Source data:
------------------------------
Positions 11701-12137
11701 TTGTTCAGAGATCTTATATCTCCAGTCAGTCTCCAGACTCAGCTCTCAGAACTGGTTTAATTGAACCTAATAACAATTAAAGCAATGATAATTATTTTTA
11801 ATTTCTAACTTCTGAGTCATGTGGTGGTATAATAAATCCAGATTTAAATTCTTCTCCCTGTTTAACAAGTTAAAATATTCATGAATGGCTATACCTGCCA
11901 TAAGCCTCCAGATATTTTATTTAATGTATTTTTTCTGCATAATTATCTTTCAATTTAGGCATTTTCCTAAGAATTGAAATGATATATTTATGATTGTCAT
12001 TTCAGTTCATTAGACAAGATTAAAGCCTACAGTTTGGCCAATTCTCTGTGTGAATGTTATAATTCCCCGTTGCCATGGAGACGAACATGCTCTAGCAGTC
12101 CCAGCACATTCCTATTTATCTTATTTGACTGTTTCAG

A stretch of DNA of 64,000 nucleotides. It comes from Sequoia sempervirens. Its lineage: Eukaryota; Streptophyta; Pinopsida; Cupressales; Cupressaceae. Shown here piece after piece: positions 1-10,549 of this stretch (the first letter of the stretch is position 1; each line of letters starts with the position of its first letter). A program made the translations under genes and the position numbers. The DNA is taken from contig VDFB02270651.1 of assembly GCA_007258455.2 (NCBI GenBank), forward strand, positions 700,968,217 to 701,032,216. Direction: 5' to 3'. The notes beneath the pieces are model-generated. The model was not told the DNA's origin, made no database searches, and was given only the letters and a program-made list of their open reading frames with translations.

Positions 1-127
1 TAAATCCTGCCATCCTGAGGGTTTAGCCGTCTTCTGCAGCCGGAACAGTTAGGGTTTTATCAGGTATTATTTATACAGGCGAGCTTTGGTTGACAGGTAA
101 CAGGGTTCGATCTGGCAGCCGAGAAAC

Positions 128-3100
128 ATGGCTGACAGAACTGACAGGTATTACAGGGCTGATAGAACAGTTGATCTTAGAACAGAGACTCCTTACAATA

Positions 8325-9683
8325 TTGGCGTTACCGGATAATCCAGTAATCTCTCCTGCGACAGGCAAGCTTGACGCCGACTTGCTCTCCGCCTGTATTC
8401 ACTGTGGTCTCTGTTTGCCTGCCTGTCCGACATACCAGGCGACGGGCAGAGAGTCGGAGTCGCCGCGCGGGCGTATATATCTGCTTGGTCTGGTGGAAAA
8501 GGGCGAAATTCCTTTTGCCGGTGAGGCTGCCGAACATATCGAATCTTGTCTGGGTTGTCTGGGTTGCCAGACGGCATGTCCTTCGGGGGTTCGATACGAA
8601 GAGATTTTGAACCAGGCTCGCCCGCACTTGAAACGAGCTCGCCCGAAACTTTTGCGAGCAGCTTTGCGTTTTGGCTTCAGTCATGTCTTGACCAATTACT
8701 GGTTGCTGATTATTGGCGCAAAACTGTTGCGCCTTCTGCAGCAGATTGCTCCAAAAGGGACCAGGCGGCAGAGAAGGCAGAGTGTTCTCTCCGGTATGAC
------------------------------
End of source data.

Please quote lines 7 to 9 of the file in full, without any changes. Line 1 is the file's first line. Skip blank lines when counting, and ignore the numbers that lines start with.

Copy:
A stretch of DNA of 64,000 nucleotides. It comes from Sequoia sempervirens. Its lineage: Eukaryota; Streptophyta; Pinopsida; Cupressales; Cupressaceae. Shown here piece after piece: positions 1-10,549 of this stretch (the first letter of the stretch is position 1; each line of letters starts with the position of its first letter). A program made the translations under genes and the position numbers. The DNA is taken from contig VDFB02270651.1 of assembly GCA_007258455.2 (NCBI GenBank), forward strand, positions 700,968,217 to 701,032,216. Direction: 5' to 3'. The notes beneath the pieces are model-generated. The model was not told the DNA's origin, made no database searches, and was given only the letters and a program-made list of their open reading frames with translations.

Positions 1-127
1 TAAATCCTGCCATCCTGAGGGTTTAGCCGTCTTCTGCAGCCGGAACAGTTAGGGTTTTATCAGGTATTATTTATACAGGCGAGCTTTGGTTGACAGGTAA